Investment Fund Would Control Loral Under New Plan
Loral Space and Communications will be controlled by an investment fund specializing in corporate salvage operations if it is successful in winning its creditors’ approval of a new Chapter 11 bankruptcy reorganization plan, according to Loral officials.
New York-based Loral filed a new reorganization proposal to the New York bankruptcy court March 22. On March 28 it submitted a detailed statement of the company’s status and prospects.
The bankruptcy court now must approve the Loral documents and then submit Loral’s plans to a vote of its creditors. If approval is given, Loral could emerge from bankruptcy in June as a largely debt-free satellite builder and satellite-fleet operator.
Under the current plan filed with the court, MHR Management LLC would be Loral’s controlling shareholder when the company makes its exit from bankruptcy. MHR — the initials stand for founder Mark H. Rachesky — specializes in investing in distressed companies. Loral said the company remains hopeful that it will obtain a listing on the Nasdaq stock exchange, but also acknowledged the possibility that it could be restricted to an over-the-counter stock listing, which would sharply reduce share liquidity.
Loral now faces two immediate tasks, industry officials said. It must persuade prospective customers that their interests will be protected despite the ongoing cloud of Chapter 11 bankruptcy protection, and it must convince its creditors that the proposed reorganization is the best course of action.
To prospective customers, Loral says it is proceeding with work on satellites under development at its Palo Alto, Calif.-based manufacturing subsidiary, Space Systems/Loral.
Loral said the WildBlue-1 consumer broadband satellite, originally scheduled for completion in mid-2004, is now completed. A renegotiated contract between Loral and WildBlue Communications Inc. of Denver has given Loral a collateral interest in the satellite and other WildBlue assets to assure WildBlue will make its payments on the Loral vendor financing it received, Loral said in its bankruptcy court filing.
The iPSTAR broadband satellite owned by Shin Satellite of Thailand is expected to be completed by the end of April.
Loral also has concluded an agreement with ChinaSat Communications Group of Beijing on the ChinaSat 8 satellite, which has been in storage at Space Systems/Loral for years because of a U.S. government refusal to permit its export to China.
Loral said it has recently struck an agreement with ChinaSat that calls for the Chinese company to return the use of two C-band transponders on Loral’s Telstar 10 satellite to Loral Skynet, Loral’s satellite services company. In exchange, ChinaSat will receive Ku-band capacity on the Telstar 10 and Telstar-18 satellites, “at a significant annual savings to Loral Skynet.”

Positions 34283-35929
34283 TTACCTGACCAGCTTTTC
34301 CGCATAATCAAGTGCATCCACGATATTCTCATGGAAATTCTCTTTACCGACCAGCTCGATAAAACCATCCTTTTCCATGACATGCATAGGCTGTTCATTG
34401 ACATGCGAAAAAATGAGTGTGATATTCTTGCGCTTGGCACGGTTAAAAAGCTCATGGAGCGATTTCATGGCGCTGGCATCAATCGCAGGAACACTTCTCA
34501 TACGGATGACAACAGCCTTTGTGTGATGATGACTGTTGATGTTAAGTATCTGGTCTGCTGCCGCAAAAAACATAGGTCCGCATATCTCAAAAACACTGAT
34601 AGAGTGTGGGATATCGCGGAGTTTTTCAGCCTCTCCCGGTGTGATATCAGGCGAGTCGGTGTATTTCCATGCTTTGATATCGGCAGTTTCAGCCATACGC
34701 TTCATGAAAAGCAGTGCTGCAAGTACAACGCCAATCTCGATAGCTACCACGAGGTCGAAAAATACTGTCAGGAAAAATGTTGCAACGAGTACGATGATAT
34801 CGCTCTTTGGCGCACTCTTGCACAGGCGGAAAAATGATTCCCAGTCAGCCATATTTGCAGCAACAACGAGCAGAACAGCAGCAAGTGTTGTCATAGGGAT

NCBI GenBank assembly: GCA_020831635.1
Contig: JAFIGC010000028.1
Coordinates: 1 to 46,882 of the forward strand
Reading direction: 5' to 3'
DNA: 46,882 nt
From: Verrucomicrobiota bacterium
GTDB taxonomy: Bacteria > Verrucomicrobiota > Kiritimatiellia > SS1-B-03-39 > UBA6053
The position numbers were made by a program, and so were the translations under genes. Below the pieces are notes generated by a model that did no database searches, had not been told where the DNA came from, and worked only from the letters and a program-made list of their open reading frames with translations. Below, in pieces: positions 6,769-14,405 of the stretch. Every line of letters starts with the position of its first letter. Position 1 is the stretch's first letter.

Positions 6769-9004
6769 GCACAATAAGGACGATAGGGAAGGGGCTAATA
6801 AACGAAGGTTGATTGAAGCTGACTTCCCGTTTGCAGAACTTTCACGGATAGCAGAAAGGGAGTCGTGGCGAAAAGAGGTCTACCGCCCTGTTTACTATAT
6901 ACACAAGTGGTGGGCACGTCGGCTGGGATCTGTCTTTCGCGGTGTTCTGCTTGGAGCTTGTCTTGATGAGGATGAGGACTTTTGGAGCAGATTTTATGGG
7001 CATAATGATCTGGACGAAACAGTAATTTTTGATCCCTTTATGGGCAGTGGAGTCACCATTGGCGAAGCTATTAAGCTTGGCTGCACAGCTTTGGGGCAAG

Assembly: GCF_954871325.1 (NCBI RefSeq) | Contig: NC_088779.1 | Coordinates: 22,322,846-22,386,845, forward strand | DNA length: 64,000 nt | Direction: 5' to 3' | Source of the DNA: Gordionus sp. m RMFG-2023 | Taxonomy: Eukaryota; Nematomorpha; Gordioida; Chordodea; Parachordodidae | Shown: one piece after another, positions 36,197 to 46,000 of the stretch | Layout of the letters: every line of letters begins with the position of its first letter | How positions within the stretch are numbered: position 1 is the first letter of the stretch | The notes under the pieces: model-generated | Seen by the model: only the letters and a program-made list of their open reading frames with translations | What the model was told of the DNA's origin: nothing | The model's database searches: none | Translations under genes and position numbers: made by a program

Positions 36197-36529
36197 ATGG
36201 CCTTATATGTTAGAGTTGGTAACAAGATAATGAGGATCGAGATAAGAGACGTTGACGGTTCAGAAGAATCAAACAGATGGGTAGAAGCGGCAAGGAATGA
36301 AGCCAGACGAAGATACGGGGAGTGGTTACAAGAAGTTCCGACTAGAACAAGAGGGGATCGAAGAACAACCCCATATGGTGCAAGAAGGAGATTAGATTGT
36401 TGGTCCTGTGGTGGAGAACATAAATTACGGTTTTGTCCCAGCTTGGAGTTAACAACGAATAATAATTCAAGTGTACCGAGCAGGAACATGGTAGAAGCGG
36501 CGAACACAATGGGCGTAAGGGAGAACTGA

As part of its disclosure statement, Loral conducted a study of the company’s value if it emerges from Chapter 11 by June. A separate assessment was made of what Loral’s assets would fetch at auction in the event the company is liquidated under Chapter 11 or Chapter 7 of the U.S. Bankruptcy Code.
A Loral that emerges from bankruptcy by June 30 will be worth between $632 million and $862 million, the company said in what it concedes is a somewhat speculative evaluation that assumes a growth in both its core businesses.
The alternative — liquidation — would result in a far lower value for debt holders. Unsecured creditors and Loral equity stockholders would receive nothing, Loral said.
An auction of Loral assets would start with the four in-orbit satellites Loral operates. One of the satellites, the Telstar 14/Estrela do Sul, is damaged, and Loral is awaiting full or partial payment of a $250 million insurance claim.
Loral said its liquidation-value assessment assumes that iPSTAR and WildBlue-1 satellites are launched. It also assumes that the Satmex 6 satellite — whose owner, Satmex of Mexico, has financial troubles nearly matching Loral’s — will be launched.
On the other hand, the liquidation-value assessment assumes that both ChinaSat 8 and Spainsat will not be launched. The Spainsat telecommunications satellite is under construction at Loral and is to be used by the Spanish Defense Ministry.
Asked about the Satmex 6- and Spainsat-related assumptions, Loral spokesman John McCarthy was unable to provide a response by press time April 1.